When I posted my retro 2021 desktop setup at the beginning of this month, I unintentionally left out a photo of my SNES/Game Boy/whatever physical cartridge collection. You can marvel at my very limited (past) 2007 gaming setup and collection over at Jefklak’s Codex - I’ll go ahead and steal a few photos there to sprinkle them over this article.
As you might have read in the You Shouldn’t Use Spotify article, I recently started thinking things through when spending my hard earned money. It was only a matter of time before arriving at the topic of retro gaming… And as with all things in this capitalistic world, things that become uncommon also have the tendency to become very, very expensive. Sadly, but perhaps not unexpectedly so, the same is true for retro game collecting. For instance, take a look at the second hand price history of what used to be a fairly common Nintendo DS game; Castlevania Dawn of Sorrow:
The game was released in 2005. Ten years later, one paid on average
$20 for it - about half of the new price. Since then, prices have gone up. And up. And up. The last sudden big spark is the COVID-effect on game collecting: almost any well-received retro game suddenly costs about a third more than it used to be. Thank you, boredom. The effect isn’t that dramatic for Dawn of Sorrow since DS games are “relatively new”. However, if you take a look at its older brother, Aria of Sorrow for the Game Boy Advance, a complete box sets you back for almost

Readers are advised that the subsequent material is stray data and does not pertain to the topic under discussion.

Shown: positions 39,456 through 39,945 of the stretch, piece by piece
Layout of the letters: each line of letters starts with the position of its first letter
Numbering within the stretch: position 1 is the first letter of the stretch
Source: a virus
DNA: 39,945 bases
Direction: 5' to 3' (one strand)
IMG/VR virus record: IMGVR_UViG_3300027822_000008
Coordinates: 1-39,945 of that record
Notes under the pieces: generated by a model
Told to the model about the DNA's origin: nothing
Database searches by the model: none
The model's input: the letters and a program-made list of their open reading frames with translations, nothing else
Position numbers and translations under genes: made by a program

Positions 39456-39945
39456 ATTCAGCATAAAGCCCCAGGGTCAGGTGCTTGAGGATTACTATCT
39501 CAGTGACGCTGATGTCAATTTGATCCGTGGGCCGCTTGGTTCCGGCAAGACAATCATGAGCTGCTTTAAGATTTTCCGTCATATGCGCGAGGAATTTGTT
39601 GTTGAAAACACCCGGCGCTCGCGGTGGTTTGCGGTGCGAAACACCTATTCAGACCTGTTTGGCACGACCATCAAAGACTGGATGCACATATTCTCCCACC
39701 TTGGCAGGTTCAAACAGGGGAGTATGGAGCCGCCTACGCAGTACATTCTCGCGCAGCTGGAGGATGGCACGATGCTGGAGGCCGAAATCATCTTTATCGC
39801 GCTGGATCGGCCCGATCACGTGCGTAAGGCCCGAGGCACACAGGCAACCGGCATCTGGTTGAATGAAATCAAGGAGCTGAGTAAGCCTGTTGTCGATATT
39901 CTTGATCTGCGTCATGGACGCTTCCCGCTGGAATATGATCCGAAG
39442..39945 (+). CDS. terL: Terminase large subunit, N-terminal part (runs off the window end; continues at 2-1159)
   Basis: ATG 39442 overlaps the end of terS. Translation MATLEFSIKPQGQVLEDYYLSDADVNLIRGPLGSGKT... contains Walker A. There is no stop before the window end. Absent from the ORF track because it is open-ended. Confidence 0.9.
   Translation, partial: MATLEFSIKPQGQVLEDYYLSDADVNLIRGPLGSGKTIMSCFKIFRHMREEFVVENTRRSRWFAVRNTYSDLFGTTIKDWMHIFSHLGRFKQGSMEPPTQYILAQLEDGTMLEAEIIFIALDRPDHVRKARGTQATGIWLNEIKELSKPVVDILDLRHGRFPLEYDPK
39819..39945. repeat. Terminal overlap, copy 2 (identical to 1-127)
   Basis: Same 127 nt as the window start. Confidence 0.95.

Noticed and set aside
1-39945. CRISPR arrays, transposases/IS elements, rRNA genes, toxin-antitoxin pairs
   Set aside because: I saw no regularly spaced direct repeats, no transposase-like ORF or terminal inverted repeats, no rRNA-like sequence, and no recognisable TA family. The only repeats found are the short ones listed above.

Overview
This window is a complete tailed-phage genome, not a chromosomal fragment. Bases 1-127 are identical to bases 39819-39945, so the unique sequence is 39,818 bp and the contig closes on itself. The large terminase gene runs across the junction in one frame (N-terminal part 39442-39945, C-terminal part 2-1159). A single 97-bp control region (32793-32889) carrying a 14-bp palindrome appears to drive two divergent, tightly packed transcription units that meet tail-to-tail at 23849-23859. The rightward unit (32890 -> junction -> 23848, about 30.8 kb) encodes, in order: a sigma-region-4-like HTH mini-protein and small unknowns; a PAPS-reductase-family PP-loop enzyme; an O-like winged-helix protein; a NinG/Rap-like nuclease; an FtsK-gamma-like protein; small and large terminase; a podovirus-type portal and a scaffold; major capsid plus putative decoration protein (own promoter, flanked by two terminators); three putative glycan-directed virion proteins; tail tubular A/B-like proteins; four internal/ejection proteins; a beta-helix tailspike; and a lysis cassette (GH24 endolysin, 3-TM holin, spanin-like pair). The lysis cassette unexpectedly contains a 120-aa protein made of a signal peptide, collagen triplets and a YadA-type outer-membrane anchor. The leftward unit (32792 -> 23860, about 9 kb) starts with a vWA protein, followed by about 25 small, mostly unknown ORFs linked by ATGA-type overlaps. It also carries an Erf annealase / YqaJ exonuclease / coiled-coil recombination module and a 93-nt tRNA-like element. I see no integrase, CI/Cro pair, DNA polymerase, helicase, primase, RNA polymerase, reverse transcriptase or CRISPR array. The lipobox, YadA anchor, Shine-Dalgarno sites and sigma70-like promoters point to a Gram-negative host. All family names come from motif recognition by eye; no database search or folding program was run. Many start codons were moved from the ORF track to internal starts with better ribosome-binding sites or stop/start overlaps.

$160 - that is four times as much as the original price! Baffling.
As mentioned in Nintendo Life’s article “Retro Nintendo Games Cost Too Much, But Nostalgia Is Expensive, even GameCube games, that until recently were fairly affordable, have suddenly become (too) expensive. Why would you pay more than the original price for Smash Brothers Melee when the latest installment is available on the Nintendo Switch, and the gameplay is the same? Nostalgia indeed does seem to come at a steep price.
Why would you want to pay more than the original price for Smash Brothers Melee on GameCube?
Before the global pandemic, a few critics conspired that famous retro gamer Metal Jesus Rocks and his incredibly popular YouTube channel also negatively affects retro game prices with his reviews - and thus ultimately increasing demand. Metal Jesus is also a big fan of the Hyperkin Retron 5 all-in-one retro console. Yes, the one that used GNU GPL-licensed open source software without asking. I’ve also read about his awesome collection in the UK magazine Retro Gamer. No doubt that must have inspired others - I know it inspired me. Well, until I saw the prices of many games…
Where does that money go to?
Imagine you’re buying a recently released game. I presume you want to support the game developers as much as possible. In that case, just like I wrote about not using Spotify, don’t just stream it: buy it - preferably from the devs themselves. Great, you now helped finance a possible sequel!